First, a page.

A chart of the crashing price of gold looks like a wedding ring rolling off a table. Gold futures for June delivery closed at $1,361 an ounce on the Comex in New York today, a drop of more than $200 in two sessions. Gold’s fall of 13 percent since April 11 was the biggest two-session decline since 1980.
Why is gold plunging? The most important factor is that global inflation is falling, reducing gold’s value as a hedge against rising prices. Gold bugs who were betting on an outburst of inflation are scrambling to reverse their bets and exit their gold positions at any price.
For consumers struggling to make ends meet, it may seem hard to believe that inflation is falling. But the evidence is clear from JPMorgan Chase’s global consumer price index, which covers more than 30 countries that collectively represent more than 90 percent of world economic output.
According to the JPMorgan index, global inflation peaked at 4 percent in 2011 and has fallen steadily since. Global prices in February were up only about 2.5 percent from a year earlier, the bank’s index says.
JPMorgan has two scenarios for what happens next. Its main one is based on a “bottom-up” collection of analysts’ forecasted price trends sector by sector around the world. That shows inflation rising very slightly from its current level for the rest of 2013. In contrast, JPMorgan’s “top-down” analysis, which is prepared by the banks’ economists and takes into account prices of commodity futures contracts, among other factors, shows inflation moving down closer to 2 percent in the second half of 2013.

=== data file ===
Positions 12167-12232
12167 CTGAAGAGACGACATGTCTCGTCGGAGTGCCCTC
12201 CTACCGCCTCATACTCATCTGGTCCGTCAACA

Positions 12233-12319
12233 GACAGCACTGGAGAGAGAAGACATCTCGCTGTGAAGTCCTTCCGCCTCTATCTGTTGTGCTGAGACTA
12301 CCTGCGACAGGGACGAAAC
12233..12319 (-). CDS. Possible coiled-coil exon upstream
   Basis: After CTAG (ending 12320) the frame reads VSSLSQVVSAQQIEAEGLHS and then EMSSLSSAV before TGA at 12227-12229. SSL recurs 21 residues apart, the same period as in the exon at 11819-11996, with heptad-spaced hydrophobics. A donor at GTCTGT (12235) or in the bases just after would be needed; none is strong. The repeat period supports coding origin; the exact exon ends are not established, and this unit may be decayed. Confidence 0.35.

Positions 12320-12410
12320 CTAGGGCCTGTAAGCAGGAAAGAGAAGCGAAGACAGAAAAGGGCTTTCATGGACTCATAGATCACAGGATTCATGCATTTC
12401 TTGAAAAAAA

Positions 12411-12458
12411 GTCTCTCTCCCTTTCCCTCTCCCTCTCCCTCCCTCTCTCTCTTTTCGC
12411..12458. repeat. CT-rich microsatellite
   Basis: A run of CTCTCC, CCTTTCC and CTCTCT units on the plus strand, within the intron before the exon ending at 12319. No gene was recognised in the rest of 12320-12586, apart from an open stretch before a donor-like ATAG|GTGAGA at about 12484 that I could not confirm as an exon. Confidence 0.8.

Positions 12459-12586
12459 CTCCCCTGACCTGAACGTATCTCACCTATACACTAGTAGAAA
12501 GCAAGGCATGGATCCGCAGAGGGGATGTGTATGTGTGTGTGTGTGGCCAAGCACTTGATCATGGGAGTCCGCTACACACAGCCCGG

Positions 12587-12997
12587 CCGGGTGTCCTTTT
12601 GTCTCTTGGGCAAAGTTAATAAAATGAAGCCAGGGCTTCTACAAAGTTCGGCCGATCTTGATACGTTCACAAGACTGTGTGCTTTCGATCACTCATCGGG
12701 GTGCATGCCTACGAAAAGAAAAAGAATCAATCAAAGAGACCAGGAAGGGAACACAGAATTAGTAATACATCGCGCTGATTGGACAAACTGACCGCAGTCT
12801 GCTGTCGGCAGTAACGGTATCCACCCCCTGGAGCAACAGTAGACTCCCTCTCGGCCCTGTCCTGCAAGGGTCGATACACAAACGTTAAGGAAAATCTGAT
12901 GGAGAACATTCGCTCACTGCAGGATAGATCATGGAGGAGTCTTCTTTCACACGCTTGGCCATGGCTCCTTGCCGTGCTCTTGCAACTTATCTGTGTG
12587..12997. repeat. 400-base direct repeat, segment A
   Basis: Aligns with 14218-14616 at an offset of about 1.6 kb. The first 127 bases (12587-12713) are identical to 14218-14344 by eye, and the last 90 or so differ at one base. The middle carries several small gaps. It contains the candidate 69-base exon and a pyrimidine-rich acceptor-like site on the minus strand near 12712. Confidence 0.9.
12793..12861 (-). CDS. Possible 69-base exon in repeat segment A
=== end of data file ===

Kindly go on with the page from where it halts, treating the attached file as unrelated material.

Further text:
The headline on JPMorgan’s report: “The slide in global inflation may not be over.”
Joseph Lupton, a senior global economist at JPMorgan Chase, said in an interview that the inflation decline is partly a matter of supply bottlenecks easing, which is a good thing, and demand growth slowing, which is not so good. Lupton said he’s not in the business of forecasting gold prices, which tend to be whipsawed by speculation more than other commodity prices are. Says Lupton: “Gold is an animal in and of itself.”
Last week Goldman Sachs warned that the retreat in gold was accelerating after the longest rally in nine decades.
“Anybody who did some buying before this big drop is probably in some pain,” Donald Selkin, who helps manage about $3 billion of assets as chief market strategist at National Securities Corp. in New York, told Bloomberg News. “The perception is that gold is not really needed as a safe haven. People are looking at the stock market, and they’re stunned, and there’s no inflation. So people are saying, ‘What do we need gold for?’”